So for those of you who’ve been living on one of Saturn’s moons for the last 12 years, World of Warcraft (or WoW for the indoctrinated) is what’s known as an MMORPG or Massively Multi-player Online Role Playing Game (you can see why they abbreviated it, although it is quite fun to say it phonetically, go on, try it!)
Muhmorepuhguhs…ahem, excuse me, MMORPG’s have been around for about 20-25 years or so in various incarnations but WoW was the first one to really find a global audience, at one point boasting over 12 million subscribers! Keep following as I’ll get to the CV and learning bit soon…
The general aim of the game is to create a character, to slay what feels like an infinite amount of monsters in order to gain experience points, which, in turn increases your character’s level. The whole gaming experience offers a learning curve which relies on critical thinking in immersive scenarios, in a free-to-fail environment – sound familiar?
Once you have “level-capped” your character, it’s time to band together with your team mates and enter a “raid” that requires very specific strategies and cooperation in order to be conquered. If you execute your tactics properly, the big dragon/demon/celestial being/generic-bad-guy will fall to your mighty sword/hammer/staff/bow/cheese & pickle sandwich/enchanted glow-stick…you get the picture, and will drop a small cache of items. These items provide powerful bonuses for your character and assist your group’s progression to the next level.
Think of it as a learning journey – overcoming a challenge, gaining from it and using the things you’ve gained to tackle challenges in the future.
If you’re still sitting there wondering what any of this has to do with learning and development, try searching the above text for key words such as “strategy,” “cooperation,” “performance,” “experience” and “progression.”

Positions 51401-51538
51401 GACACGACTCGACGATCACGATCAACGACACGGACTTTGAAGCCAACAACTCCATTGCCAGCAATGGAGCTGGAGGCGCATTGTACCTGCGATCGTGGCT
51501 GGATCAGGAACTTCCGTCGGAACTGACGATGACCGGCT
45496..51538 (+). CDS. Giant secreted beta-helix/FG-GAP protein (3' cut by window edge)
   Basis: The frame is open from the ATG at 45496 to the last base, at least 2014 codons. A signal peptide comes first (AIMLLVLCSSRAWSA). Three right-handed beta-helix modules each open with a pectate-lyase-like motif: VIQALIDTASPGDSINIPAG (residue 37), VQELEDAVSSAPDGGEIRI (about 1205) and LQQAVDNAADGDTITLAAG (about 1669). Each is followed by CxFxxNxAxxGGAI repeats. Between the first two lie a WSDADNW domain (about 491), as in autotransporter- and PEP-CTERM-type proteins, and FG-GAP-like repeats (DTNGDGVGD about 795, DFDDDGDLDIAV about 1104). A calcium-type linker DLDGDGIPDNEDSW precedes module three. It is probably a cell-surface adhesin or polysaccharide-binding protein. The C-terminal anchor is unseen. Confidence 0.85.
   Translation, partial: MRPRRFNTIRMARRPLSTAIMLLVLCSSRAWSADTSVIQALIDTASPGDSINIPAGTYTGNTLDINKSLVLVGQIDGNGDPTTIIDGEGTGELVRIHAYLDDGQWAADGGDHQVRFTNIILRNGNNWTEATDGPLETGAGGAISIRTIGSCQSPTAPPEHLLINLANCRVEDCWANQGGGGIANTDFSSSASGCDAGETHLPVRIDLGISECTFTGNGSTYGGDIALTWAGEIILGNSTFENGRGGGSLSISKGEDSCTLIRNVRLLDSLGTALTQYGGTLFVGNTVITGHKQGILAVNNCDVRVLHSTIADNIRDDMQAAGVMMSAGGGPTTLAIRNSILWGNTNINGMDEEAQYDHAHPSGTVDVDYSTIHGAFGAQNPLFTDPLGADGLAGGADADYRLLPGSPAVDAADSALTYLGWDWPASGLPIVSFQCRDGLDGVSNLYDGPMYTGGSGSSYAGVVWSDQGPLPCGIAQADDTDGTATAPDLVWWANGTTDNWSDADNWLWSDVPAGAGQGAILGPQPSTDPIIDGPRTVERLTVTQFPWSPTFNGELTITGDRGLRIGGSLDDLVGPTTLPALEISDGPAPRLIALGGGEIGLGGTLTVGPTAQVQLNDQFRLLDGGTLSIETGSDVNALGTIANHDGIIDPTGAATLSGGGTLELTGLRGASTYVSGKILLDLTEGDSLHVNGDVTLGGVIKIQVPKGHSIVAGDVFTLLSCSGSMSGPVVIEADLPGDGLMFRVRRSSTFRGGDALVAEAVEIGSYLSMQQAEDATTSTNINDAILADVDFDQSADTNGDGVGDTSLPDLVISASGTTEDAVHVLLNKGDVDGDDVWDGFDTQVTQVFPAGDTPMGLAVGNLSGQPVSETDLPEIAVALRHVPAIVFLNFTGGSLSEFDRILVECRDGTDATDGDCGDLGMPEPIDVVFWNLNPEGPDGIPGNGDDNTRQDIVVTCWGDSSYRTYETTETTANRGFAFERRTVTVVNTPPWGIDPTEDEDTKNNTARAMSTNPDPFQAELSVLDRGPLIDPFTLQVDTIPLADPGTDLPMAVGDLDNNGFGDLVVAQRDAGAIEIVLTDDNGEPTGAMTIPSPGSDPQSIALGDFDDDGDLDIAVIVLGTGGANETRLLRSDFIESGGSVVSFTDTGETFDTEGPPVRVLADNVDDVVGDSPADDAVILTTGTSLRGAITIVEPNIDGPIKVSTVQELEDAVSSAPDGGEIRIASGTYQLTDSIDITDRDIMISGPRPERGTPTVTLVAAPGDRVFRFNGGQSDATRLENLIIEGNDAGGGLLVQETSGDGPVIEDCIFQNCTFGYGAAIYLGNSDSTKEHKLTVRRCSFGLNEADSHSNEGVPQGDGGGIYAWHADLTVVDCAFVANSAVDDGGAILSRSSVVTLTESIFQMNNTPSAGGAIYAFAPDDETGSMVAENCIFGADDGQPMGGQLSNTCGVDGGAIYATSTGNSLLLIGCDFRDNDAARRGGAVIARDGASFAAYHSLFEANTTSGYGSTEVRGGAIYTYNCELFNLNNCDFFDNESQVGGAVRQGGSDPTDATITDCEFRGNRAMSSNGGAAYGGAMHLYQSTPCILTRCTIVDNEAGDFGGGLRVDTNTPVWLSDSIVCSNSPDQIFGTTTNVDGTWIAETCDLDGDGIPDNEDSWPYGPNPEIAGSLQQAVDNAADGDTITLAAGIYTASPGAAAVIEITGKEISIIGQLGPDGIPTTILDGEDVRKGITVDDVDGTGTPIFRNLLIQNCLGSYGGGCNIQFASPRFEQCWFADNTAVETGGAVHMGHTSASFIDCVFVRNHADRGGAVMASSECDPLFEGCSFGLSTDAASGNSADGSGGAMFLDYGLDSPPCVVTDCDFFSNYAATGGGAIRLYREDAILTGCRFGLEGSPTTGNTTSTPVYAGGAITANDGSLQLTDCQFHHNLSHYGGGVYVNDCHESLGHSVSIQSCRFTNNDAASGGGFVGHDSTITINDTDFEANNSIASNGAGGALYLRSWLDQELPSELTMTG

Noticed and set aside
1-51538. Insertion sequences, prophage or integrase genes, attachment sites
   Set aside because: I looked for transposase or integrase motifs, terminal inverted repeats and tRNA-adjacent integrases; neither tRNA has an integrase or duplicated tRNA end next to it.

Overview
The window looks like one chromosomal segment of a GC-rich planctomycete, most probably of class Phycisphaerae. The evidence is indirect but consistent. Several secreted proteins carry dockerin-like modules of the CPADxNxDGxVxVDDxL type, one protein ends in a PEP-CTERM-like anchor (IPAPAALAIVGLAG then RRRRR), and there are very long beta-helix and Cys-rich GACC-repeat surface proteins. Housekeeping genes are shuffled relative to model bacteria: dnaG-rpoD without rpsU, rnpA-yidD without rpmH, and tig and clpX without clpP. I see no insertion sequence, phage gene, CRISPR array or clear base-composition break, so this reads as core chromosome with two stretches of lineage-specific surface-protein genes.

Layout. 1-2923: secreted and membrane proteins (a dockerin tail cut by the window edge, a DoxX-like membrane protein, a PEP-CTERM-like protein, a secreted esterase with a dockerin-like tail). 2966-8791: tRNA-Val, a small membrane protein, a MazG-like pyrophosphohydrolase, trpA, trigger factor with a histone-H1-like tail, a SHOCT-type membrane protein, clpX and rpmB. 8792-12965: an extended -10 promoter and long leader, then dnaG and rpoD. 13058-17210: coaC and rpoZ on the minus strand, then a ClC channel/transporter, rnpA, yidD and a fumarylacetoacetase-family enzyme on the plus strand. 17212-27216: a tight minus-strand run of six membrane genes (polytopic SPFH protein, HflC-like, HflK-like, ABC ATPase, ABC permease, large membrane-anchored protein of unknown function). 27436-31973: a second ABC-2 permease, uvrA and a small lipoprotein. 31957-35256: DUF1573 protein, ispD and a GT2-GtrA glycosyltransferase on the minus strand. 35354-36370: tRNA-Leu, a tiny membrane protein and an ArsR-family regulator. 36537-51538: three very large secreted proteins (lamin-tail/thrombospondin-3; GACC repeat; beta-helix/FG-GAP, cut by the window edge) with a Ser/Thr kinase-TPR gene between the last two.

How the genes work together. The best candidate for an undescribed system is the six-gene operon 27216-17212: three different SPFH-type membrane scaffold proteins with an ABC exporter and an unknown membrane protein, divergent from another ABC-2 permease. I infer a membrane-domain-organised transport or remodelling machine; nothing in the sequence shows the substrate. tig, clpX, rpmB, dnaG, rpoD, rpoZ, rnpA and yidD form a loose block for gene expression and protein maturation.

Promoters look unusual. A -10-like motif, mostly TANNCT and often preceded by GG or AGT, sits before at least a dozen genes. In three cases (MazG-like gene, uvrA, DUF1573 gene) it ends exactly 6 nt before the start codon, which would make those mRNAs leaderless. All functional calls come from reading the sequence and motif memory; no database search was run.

Sounds like a pretty good roadmap to a happier, more skilled and efficient team, right? Somewhere in a world full of swords, hammers and orcs there is the opportunity for players (or learners) to be rewarded for their successes, to progress to a more advanced stage depending on their current level and also the chance to continuously learn and improve.
Create a guild
There are many reasons for creating your own guild. However, the most common by a considerable margin is being unsatisfied with the way other people do things and thinking you could do it better.
It’s quite remarkable how many players show this inherently entrepreneurial characteristic when the only investment necessary is time. Being in a guild has its benefits, much like having a good job does. You are given a platform upon which you can improve your skills, explore new avenues of interest, and share some tips too.
But that’s not all! Much like an orchestra or sports team, through continued practice you really start to familiarise yourself with your fellow-guild mates’ (‘guildies’) playstyles which massively improves your chances of clearing these pesky dungeons, bagging the loot, and being the envy of your rivals!
Personally, my reason was more focused on developing my own team and enjoying the satisfaction of knowing I had covered every base, ticked every box, dotted the i’s. The autonomy to create a supportive and successful team definitely seemed more desirable than remaining with a group without any drive for self-improvement. It was through this that I gained even more motivation to discover other aspects of the game!
Stephen Gillet, chief operating officer at Symantec, has proudly discussed his passion for WoW and how it helped him land his current job. Although most of us wouldn’t go as far as attributing the skills listed below on our CV in direct relation to WoW, what is clear is the value that video games can have in creating and enforcing new skills and behaviours in a learner. When thinking of my time as a guild leader, I realise that I’ve honed skills in recruitment, logistics, research, strategy and motivation. I don’t know if it’s all this armour, but suddenly soft skills don’t seem so soft and unattainable.